Mark Heyne

Cincinnati Edition Host

Mark Heyne hosts Cincinnati Edition Monday through Friday at 1:00 pm.

Heyne's journalism experience in Greater Cincinnati spans more than 20 years and includes positions with WLW, WHIO, WMOH and Traffic Watch/News Watch. He has received awards from the Ohio Associated Press, Ohio Society of Professional Journalists, The Press Club of Ohio, and the Cincinnati Society of Professional Journalists.

Ways To Connect

Computers and robots that have become a bit too smart have been the driving force behind the Terminator franchise, I, Robot, The Matrix Trilogy, 2001: A Space Odyssey, and dozens of other movies. But science fiction writers aren'’t the only ones concerned about a time when your office copier is smarter than you are.

Greater Cincinnati has become home to several successful business incubators and accelerators, for start-ups ranging from hi-tech computer firms to cookie companies. And now there is an incubator for local writers looking to publish their work.

If you have paid, or are paying, into the Social Security System, you have several things to consider and decisions to make before you turn 62, the earliest age you can begin collecting retirement benefits.

This Sunday, October 4, WVXU and WMUB will add NPR’'s Snap Judgment to our Sunday evening schedule. The show will air at 9:00, right after The Moth Radio Hour. Hosted by Glynn Washington, winner of the Public Radio Talent Quest, Snap Judgment tells intriguing stories about extraordinary and defining events in people's lives.

Cancer touches everyone. About half of all men and one-third of all women in the United States will develop some form of cancer during their lifetimes. More than 1.5 million new cancer cases are diagnosed each year, and there are millions of people living who have survived cancer. 

Jazz musician and composer Zac Greenberg’s album Unexpected Journey was recorded live at The Redmoor in Mt. Lookout last April, during a fundraiser for the Barrett Cancer Center at the University of Cincinnati.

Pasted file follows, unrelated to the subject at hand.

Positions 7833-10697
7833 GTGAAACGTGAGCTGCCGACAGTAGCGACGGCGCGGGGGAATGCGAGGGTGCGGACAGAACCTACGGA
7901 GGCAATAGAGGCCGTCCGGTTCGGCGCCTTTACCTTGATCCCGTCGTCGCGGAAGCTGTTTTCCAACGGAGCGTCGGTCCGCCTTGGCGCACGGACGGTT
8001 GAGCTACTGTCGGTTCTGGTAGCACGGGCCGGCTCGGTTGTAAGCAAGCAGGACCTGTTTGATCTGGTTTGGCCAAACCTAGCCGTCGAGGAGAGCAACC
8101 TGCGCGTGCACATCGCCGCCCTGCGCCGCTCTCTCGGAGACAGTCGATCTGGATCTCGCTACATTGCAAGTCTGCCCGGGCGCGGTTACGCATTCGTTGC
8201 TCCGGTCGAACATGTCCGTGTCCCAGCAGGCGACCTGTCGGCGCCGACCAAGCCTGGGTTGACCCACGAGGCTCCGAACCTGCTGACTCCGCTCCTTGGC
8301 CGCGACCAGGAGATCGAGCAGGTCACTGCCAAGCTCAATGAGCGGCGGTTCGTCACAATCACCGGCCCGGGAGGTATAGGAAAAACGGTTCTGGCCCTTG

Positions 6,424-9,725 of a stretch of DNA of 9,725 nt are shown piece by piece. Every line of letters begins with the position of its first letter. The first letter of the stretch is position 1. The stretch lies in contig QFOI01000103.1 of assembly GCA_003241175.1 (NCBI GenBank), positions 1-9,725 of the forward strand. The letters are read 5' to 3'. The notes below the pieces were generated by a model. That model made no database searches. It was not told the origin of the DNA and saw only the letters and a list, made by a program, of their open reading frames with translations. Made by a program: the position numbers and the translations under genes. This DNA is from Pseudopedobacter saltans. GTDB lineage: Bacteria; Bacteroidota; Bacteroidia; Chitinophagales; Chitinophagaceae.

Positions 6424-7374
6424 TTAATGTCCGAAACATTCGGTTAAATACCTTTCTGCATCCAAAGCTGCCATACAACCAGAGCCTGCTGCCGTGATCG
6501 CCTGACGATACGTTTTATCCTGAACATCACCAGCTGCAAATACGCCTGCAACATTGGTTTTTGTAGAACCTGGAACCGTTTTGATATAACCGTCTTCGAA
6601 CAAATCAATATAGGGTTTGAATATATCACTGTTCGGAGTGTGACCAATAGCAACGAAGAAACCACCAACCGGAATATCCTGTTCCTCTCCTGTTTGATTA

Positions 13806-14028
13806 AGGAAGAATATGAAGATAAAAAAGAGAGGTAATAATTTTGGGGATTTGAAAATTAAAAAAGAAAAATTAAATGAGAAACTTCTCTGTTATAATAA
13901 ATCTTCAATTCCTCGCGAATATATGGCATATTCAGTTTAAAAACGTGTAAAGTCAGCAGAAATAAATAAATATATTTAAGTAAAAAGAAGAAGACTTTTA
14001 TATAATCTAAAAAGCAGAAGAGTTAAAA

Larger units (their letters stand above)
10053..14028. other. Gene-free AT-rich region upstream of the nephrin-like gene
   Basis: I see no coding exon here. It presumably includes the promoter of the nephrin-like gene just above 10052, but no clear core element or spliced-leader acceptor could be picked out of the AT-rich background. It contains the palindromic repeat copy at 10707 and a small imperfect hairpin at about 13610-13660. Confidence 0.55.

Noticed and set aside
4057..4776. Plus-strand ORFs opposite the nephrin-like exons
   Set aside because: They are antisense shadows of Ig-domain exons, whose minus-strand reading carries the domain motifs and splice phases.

Dr. Danny M. Cohen, an assistant professor of instruction at Northwestern University's School of Education and Social Policy and The Crown Family Center for Jewish & Israel Studies, is a learning scientist, author, and education designer. Dr. Cohen is also founder of the Unsilence Project. His latest book, Train, tells the story of six teenagers, Jewish and non-Jewish, in Nazi-occupied 1943 Berlin.

The application period for the $100,000 Haile Fellowships closes tomorrow, October 1. The Fellowships, awarded annually to two Greater Cincinnati-based innovators who have bold plans to address local challenges, are part of an ongoing effort by People’'s Liberty to find and foster individuals with creative ideas to better our community.

Provided, Melodic Connections

  The social skills most of us take for granted, making eye contact, having a conversation, cooperating with others, can prove a challenge for children with special needs. For six weeks this summer, local service and arts organizations collaborated to create a unique program to help special needs kids build social skills. 

  The Midwest Popular Culture Association and Midwest American Culture Association conference takes place in Cincinnati this week. The organizations promote and foster the scholarly study of our material culture, our popular music, movies, TV programs and comics. What can we learn from a closer examination of themes running through shows about zombies and vampires, or movies about superheroes? Quite a bit, it turns out.